On the return from the restaurant we stopped by a grocery store. Amsterdam has a reputation for being expensive but I wish we could buy food at these prices in Flagstaff. Shoppers weigh fruit before taking it to the register because the cashier doesn’t have scales. "Excuse me, please. I’ll be right back with the weight." Julie saw a man in line behind us roll his eyes and say something that began with the letter ‘D’. Does the Dutch word for ‘dumb’ begin with a ‘d’? It was fun trying to read labels. I’m not certain what’s in the bread but it looked good so we bought it. I liked the store. They do not provide bags and they do not bag groceries. Shoppers bring bags and do the bagging. I wonder if that’s one of the reasons groceries appeared to be less expensive than in the US – or is this store an anomally?.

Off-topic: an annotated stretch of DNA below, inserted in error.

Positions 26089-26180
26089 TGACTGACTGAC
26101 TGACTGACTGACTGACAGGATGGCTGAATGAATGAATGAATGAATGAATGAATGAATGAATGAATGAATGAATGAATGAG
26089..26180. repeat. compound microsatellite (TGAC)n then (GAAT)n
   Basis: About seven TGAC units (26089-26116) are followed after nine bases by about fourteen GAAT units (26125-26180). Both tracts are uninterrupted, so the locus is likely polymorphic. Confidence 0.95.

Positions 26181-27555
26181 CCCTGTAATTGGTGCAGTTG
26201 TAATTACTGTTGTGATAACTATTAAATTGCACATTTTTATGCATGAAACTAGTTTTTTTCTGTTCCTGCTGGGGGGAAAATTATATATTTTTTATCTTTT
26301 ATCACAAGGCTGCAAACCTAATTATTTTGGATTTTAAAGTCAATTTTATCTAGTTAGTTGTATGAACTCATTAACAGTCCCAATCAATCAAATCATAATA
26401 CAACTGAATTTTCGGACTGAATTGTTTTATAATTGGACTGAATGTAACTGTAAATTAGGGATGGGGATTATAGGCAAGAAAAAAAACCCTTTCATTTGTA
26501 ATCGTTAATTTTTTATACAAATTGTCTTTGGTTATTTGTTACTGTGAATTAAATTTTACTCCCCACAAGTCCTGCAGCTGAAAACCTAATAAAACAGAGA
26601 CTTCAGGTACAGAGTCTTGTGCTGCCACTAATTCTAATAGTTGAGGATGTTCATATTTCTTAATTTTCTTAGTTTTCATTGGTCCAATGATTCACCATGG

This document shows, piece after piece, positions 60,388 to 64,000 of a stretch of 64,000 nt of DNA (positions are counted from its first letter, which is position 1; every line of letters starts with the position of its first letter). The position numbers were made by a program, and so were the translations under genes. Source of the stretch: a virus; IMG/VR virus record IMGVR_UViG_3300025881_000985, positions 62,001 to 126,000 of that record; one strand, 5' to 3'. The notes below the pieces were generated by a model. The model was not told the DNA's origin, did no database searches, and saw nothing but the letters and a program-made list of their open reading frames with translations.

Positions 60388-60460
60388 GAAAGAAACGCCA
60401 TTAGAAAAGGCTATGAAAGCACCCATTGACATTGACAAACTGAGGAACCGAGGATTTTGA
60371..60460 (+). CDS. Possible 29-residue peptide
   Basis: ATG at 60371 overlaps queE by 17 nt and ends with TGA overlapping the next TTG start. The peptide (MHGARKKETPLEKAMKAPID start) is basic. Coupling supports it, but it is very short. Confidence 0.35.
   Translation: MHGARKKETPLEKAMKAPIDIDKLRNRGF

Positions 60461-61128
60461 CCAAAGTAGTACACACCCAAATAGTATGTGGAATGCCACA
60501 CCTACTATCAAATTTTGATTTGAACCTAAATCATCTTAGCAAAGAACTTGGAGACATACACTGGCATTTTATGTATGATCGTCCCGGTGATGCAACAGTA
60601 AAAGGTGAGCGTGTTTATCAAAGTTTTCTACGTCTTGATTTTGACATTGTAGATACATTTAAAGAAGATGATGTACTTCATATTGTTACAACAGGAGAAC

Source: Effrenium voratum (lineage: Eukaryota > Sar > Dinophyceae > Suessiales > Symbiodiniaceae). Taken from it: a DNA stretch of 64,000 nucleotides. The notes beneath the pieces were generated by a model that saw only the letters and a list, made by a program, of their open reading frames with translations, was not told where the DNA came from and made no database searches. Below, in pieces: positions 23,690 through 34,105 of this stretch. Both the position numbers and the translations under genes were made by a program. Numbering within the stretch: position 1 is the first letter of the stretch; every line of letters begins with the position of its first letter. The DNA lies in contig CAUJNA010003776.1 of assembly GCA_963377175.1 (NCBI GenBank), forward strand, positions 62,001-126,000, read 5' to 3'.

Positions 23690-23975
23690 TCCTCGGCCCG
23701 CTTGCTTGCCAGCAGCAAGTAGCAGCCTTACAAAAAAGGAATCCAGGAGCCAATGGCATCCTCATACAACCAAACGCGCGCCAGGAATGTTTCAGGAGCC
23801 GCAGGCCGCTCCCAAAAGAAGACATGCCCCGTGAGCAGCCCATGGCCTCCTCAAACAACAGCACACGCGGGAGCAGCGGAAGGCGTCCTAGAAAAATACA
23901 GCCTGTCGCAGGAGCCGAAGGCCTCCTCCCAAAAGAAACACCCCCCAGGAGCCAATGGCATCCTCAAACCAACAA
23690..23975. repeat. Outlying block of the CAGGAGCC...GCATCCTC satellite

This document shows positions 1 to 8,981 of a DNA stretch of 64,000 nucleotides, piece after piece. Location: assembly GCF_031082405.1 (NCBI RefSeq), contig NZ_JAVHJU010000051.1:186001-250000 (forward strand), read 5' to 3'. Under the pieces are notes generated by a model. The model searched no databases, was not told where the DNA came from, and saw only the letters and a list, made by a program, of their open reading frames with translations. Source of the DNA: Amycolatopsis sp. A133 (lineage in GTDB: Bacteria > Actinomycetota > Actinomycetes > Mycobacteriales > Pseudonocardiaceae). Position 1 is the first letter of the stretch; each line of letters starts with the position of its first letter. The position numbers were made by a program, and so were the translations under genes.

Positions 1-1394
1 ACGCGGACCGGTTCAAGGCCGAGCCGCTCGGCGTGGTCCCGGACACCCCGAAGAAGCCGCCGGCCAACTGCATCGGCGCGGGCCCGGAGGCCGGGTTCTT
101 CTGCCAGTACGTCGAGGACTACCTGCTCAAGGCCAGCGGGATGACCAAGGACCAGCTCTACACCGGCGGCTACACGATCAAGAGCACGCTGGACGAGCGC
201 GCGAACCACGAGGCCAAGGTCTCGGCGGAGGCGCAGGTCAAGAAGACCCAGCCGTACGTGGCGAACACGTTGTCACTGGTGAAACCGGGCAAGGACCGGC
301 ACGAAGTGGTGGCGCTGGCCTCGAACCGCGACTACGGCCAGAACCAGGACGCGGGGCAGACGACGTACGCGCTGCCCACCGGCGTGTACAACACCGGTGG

The last two days were perfect. I've enjoyed it all, including waiting on planes and searching for luggage – which may appear today. The sun is coming up and another day of adventure begins. Life should be adventurous and unexpected and surprising.

It’s December 24. Happy Christmas Eve!

11 Comments:

Anonymous donavon said...

Glad you’re enjoying your European experience. It is a very cosmopolitan place, at times it makes you wonder (pun intended) what all the diversity in the world is about. If you need help in tracking down your luggage at Heathrow ... let me know ;)

12/24/2005 05:05:00 AM  
Blogger Anna said...

Welcome to Europe!

Your drink was probably ouzo... yummy stuff! As far as I know, everyone brings their own bags and packs their own groceries on this side of the pond. Oddly, though it doesn't seem to have affected the prices - at least not here in Dublin where everything costs more!

Hope you enjoy a wonderful holiday!

12/24/2005 07:55:00 AM  
Blogger Round Belly said...

I enjoyed your travel blog. Keep up the interesting observations :)